By TIM ALEXANDER
LEXINGTON, Ill. — The Illinois State University Research Farm is rebuilding following a devastating fire last November that destroyed its primary cattle barn and displaced hundreds of head of livestock.
On November 18, 2022, a McLean County sheriff’s deputy spotted the 1,000-foot-long barn on fire at around 12:40 a.m., according to a Facebook post from the Lexington Fire Department.
At the time, the fire department reported that the north half of the building appeared to have been saved. The south half, used for storing straw, eventually collapsed. There were no injuries to humans and no animals were harmed, an ISU spokesperson said.
Fire departments from Lexington, Towanda, Chenoa, Gridley, Hudson, El Paso, Colfax, Cooksville and Normal responded to the blaze, which was likely set by an arsonist. Recently, the ISU Board of Trustees approved funding and authorized repairs to the structure. The cost of the repairs to the barn, which houses around 150 head of beef cattle, 120 sows and 50 ewes, is estimated at around $2.5 million.
“ISU was able to get a climate controlled calving room up in a short time before calving began. The facility is really nice,” said Jason Lindbom, ISU Research Farm manager. “The rest of the building rebuild is still being discussed as to what the insurance and ISU will pay. Our hope is to have the building back up before December.”
Dr. Rob Rhykerd of the ISU Department of Agriculture said work is coming along nicely at the farm. “They removed all of the damaged parts of the barn. One of the immediate needs was a calving barn, and we were able to start calving in early February. The university was able to get that prepared really quickly,” said Rhykerd.
“They’re working on plans for what they are going to do with that southern half of the barn. Right now they’re in the design process, but they’re making progress. They were able to meet the immediate needs for classes and for production in the spring. All of the animals are back after being moved to area farms following the fire,” he added.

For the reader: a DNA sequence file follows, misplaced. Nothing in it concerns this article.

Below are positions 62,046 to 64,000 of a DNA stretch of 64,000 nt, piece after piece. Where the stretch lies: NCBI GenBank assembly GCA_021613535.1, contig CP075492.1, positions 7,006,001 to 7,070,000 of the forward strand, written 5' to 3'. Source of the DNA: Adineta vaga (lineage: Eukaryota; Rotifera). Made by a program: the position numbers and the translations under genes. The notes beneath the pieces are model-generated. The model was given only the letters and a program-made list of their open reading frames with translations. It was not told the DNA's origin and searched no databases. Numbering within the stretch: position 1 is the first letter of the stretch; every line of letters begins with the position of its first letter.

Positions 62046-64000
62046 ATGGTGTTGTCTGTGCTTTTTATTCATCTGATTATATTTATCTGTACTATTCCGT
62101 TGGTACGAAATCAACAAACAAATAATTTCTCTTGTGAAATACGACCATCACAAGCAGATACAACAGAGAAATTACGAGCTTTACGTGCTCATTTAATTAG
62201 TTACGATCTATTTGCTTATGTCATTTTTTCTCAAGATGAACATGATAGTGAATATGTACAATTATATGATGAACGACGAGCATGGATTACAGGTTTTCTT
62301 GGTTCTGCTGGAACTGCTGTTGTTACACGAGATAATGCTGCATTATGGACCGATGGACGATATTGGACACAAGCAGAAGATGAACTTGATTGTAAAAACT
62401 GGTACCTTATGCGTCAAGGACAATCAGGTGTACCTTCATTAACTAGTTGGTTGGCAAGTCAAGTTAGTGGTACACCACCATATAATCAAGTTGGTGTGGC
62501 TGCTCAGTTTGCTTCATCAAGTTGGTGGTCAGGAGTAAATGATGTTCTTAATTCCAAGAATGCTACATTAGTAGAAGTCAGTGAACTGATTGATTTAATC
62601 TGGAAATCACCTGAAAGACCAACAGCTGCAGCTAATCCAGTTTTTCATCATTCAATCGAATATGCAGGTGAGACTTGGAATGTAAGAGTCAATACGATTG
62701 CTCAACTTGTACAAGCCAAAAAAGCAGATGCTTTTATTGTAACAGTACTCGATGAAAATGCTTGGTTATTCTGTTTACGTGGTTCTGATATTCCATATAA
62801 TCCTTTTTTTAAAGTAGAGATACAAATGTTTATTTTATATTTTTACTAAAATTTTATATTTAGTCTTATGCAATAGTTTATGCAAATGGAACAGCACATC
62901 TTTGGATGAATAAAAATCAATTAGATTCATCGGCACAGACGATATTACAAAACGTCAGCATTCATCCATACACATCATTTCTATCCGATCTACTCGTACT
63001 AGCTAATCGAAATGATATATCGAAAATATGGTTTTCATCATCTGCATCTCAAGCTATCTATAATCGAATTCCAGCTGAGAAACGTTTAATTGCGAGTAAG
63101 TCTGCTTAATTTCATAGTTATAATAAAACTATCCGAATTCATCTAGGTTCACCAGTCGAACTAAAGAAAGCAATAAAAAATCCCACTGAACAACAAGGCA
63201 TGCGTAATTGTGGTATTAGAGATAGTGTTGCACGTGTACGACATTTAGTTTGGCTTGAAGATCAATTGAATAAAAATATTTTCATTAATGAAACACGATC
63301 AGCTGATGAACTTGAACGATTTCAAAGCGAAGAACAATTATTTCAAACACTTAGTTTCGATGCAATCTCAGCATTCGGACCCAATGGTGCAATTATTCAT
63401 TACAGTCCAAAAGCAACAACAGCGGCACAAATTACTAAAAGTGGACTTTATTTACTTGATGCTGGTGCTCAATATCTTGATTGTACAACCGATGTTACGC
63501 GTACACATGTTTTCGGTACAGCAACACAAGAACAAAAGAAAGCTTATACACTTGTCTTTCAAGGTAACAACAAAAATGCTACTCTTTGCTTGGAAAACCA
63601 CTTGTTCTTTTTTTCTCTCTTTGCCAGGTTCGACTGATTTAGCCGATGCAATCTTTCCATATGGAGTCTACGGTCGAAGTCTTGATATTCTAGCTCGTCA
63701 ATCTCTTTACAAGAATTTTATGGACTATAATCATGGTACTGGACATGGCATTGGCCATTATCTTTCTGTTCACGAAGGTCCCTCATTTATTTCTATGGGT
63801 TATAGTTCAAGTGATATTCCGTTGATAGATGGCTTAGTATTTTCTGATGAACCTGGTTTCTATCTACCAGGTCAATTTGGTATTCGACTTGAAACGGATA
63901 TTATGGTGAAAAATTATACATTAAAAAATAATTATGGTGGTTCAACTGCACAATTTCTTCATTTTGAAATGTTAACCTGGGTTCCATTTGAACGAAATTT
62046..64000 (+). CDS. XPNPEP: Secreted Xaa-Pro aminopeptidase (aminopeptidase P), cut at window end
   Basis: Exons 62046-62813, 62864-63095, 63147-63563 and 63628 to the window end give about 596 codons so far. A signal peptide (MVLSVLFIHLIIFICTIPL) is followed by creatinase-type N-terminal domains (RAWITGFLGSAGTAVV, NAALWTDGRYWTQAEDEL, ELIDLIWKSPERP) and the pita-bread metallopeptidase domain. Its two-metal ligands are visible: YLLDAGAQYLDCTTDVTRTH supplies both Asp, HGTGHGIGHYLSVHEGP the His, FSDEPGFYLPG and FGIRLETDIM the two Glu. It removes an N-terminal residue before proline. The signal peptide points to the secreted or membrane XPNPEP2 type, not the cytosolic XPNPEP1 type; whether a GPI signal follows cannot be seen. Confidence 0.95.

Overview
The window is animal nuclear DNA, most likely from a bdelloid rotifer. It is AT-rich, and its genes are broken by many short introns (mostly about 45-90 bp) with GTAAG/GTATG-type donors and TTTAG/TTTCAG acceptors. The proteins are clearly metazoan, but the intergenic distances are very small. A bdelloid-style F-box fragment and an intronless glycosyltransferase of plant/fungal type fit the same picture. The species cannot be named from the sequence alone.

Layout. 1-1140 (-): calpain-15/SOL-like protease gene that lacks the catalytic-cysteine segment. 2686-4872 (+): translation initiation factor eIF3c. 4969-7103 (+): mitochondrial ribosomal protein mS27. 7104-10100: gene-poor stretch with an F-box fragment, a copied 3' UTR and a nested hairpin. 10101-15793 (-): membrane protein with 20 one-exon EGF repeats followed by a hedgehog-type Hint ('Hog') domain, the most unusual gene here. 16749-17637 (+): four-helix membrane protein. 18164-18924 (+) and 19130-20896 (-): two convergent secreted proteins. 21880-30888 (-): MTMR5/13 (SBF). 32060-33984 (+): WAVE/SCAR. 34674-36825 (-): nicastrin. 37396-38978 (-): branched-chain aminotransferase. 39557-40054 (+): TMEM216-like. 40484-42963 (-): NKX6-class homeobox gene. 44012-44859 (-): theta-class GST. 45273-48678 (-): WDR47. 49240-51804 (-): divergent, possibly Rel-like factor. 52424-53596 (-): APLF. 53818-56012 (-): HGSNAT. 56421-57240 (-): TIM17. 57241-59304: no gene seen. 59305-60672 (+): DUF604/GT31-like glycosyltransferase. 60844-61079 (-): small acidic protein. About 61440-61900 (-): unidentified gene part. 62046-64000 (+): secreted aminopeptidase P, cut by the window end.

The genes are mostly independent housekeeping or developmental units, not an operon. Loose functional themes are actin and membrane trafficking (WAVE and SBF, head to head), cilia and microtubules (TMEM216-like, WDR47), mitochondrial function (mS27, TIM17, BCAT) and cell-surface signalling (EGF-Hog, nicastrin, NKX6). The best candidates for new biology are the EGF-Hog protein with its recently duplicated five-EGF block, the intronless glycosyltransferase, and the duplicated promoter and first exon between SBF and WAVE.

The 440-acre ISU Research Farm is located around 18 miles west of the Bloomington-Normal campus of ISU near Interstate 55 and Lexington. It has been managed by Lindbom, who was raised on a diversified row crop and livestock farm near Galva, Illinois, and graduated from ISU’s College of Agriculture in 1993, since 2017.
“The crops that we raise here are your corn and soybeans, and we’re doing a lot of work with cover crops like cereal rye, a lot of clovers and rye grass, and a lot of forage weeds for our animal feed. Our professors have also been studying pennycress,” Lindbom told Farm World in July 2022.
Compost from the farm is sold to surrounding communities for $40 per ton and $25 for smaller loads, as part of a student-led work project. The students who are employed by the farm come from a wide variety of agriculture-related academic disciplines and backgrounds, according to Lindbom.
“They come from Ag Business, Ag Communication, Ag Leadership, Ag Education, Animal Industry Management, Animal Science, Crop and Soil Sciences, Food Industry Management, Horticulture and Landscape Management and also our Pre-Veterinary Medicine program,” he said. “These students are filling in wherever we are needing them to work, in all aspects of the farm as well as the composting site.”
The ISU Research Farm will host a free public Field Day on Friday, April 21. To reserve a spot for the event, contact Lindbom at (309) 438-0288 or via email at email@example.com.
To learn more about the ISU Research Farm, visit www.agriculture.illinoisstate.edu/facilities/farm/.